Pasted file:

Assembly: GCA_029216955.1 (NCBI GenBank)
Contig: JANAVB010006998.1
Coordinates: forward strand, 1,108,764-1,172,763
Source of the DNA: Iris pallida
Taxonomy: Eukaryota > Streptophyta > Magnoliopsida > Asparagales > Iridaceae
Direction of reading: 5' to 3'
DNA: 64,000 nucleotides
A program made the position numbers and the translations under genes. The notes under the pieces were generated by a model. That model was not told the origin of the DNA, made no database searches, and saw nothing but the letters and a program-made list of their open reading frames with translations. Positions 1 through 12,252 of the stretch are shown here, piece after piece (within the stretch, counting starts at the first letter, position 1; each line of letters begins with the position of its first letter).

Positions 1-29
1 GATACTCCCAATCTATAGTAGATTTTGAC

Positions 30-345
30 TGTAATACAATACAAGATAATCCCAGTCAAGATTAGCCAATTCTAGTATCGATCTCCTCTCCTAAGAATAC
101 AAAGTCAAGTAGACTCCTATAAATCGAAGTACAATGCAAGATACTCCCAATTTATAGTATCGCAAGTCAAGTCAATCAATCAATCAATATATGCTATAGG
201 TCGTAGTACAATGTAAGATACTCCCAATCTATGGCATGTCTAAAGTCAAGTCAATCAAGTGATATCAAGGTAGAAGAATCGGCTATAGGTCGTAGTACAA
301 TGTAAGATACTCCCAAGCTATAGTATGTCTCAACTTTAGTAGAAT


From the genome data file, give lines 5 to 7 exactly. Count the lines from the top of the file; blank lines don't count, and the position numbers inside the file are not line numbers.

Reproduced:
Taxonomy: Eukaryota > Streptophyta > Magnoliopsida > Asparagales > Iridaceae
Direction of reading: 5' to 3'
DNA: 64,000 nucleotides